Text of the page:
And so to the first ride of the day, which was actually housed inside the mountain: Wonder Mountain's Guardian. Debuting in 2014 (although the idea was first mooted 10 years prior), the 3D dark-ride-come-roller-coaster represents a unique collaboration between Germany's Art Engineering (no, me neither), who manufactured the track, and Canada's own TrioTech, who designed the ride's interactive 3D animations.
Riders sit in one of the 2 car, 8 seat trains, wearing 3D glasses and holding a mounted "blaster" gun. Alas, on my visit every train had at least 1 or 2 blasters not operational, meaning the hourly capacity wasn't hitting much more than 500... snails have travelled faster than this queueline.
The first half of the ride resembles a fairly tame wild-mouse style coaster, although the enjoyment of it is somewhat impaired by the 3D glasses making everything a bit of a blur . Riders then enter the mountain, as the second half of the ride sees the trains shuttle between giant video screens, in much the same style as Toy Story Mania and Maus Au Chocolat. The story goes that old King Adelsten once tried to fight a dragon inside the mountain, but during the battle, the King lost his crown. Stansein, one of the king's servants, now guides riders through the mountain to find and retrieve the crown - with riders helping fight off all the monsters along the way using the mounted blasters. You would be forgiven for wondering what on earth was going on; the 3D animations weren't great. So far, so humdrum.
But THEN, out of nowhere, comes the best drop track section on a roller coaster I have ever experienced. Wonder Mountain's Guardian features a surprise drop of 30ft (9m), roughly twice the height of Thirteen's and Darkmare's, and many times more powerful. It's the final scene, and the mountain dragon has emerged again, breathing fire at riders - and without any warning, the train just plummets at a rate that would rival most drop towers.
Indeed, it's so impressive that it turns a fairly mediocre ride into one worth joining the back of the queue again for... if it weren't for the fact that the throughput was so horrific.
Sat right behind the Mountain, and even snaking around the top of it, is Vortex, an Arrow suspended coaster. I've always liked these swinging rides (alas Vampire at Chessington was never the same after the new trains...), and this particular model looked fantastic sporting a fresh new coat of red paint.
The ride experience held up very well too given its age, with the cars' extreme swinging being made all the more fun by the track's proximity to the lake and a top speed of 55mph - the fastest Arrow suspended coaster ever built.
Vortex: 25 years old, and still one of the best rides in the Park. Both unique and intense; there are now only 5 rides of this type left operating in the world - ride whilst you can!
Speaking of "best rides in the Park", at this point I couldn't resist giving the headline attraction a spin, Leviathan. Leviathan is a 306ft giga coaster and one of only two B&M creations to break the 300ft mark to date; the other being the superlative Fury 325 at sister Cedar Fair Park, Carowinds.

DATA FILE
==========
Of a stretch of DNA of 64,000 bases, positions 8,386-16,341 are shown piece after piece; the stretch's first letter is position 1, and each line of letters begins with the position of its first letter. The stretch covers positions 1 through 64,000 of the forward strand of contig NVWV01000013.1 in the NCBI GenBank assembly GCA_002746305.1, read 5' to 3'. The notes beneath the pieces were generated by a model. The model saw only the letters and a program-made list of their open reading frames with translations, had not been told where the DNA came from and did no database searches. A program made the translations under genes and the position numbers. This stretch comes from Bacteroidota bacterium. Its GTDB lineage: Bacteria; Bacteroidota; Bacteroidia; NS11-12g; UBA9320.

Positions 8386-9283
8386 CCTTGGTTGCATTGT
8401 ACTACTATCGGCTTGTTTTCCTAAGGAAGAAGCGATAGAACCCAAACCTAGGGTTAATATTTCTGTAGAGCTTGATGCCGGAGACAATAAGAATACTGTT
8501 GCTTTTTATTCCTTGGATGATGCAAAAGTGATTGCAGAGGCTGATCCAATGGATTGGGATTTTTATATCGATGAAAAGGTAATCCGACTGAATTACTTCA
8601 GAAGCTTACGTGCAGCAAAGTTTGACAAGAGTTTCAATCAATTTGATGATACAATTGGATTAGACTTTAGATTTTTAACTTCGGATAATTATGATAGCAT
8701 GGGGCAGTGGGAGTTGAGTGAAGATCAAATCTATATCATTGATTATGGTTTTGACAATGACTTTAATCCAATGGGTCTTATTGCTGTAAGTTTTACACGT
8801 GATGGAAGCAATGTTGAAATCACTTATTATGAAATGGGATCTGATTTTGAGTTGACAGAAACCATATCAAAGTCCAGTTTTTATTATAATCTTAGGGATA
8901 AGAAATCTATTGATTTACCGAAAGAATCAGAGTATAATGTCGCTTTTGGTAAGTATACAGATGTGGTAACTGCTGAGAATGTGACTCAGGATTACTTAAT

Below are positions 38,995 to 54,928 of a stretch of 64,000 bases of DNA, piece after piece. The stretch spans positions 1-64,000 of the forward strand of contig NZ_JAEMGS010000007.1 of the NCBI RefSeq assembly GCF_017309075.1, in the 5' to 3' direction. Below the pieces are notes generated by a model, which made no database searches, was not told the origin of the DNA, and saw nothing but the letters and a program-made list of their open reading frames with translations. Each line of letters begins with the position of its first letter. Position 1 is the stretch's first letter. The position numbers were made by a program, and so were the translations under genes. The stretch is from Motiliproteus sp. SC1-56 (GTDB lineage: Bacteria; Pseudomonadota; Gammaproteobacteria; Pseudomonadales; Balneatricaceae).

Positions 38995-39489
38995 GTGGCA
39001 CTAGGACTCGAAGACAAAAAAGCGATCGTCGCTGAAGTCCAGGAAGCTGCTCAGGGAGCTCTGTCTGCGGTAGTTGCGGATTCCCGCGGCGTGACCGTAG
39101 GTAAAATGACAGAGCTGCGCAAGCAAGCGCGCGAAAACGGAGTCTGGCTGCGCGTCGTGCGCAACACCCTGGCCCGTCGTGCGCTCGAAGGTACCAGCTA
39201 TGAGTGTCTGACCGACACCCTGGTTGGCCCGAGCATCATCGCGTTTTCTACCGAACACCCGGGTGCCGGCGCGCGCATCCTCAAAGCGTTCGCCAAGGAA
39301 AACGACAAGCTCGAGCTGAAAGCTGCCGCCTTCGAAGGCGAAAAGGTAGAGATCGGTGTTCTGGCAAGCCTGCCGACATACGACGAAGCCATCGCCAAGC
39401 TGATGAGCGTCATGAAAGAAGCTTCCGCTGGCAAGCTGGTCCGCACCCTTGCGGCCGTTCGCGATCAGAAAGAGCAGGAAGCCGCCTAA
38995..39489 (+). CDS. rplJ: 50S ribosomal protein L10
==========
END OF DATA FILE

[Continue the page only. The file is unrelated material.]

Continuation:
Decked out in bold blue and cyan hues, the ride looks spectacular and although far from fully themed, attention has certainly been given to the ride's styling, which includes a classy three-dimensional logo sat atop a 360° waterfall at the entrance. Why can't major rides in the UK be as bright and colourful as this?
As for the ride itself - as you'd expect from a B&M airtime machine, it's a huge amount of fun; silky smooth tracking even at top speeds of 92mph, coupled with the comfortable, open train design, makes for a supremely enjoyable and highly re-rideable experience. What really stands out though is the first drop: diving into a tunnel, it's one of the best, bum-off-seat freefall experiences I have had in a very long time. So. Much. Fun. One of B&M's best, both in the back row (for the airtime) and the front row (for the sheer raw speed).
What lets Leviathan down a little though is actually its length, which might seem a strange thing to say for a coaster that's got the same amount of track as Blackpool's Big One. But Leviathan is over 40% taller than Big One, and goes 20mph faster, so you hit that final brake run so much quicker than you'd like. Indeed, the brake run itself is actually taller than most coasters, standing at over 100ft - one can't help but wonder whether there's a missed opportunity there with all that kinetic energy going to waste. It could simply do more.
Leviathan is undoubtedly a brilliant ride and I could sit on it all day, but it is bettered by Carowinds' very similar installation 3 years later, due to Fury being well over 1,000ft longer, containing all the same juicy floater airtime, and still having an absolutely killer first drop. Fury should be a top 10 coaster (top 5?) in anyone's book, whereas I suspect riders of Leviathan will be slightly less generous in their rankings.
You can't deny though that it looks very pretty indeed...
3 down, many more to go, but it's from here that you start to realise that although on the coaster front Wonderland has a lot of quantity, it doesn't fare so well on quality.
For starters, there's the ubiquitous Vekoma Boomerang, The Bat, which rode much the same as any other (although it's continually surprising how forceful these can be; I even greyed out on one in Thailand...).
I was actually lucky(?) to even get a ride, given that it seemed to be giving the engineering department headaches for most of the day.
In a similar vein, the Park hosts one of the original Vekoma Suspended Family Coasters, Silver Streak. Built in 2001, the coaster still rides well, but the tracking is rougher and the seating inferior to the manufacturer's more recent SFC effort at our own Paulton's Park.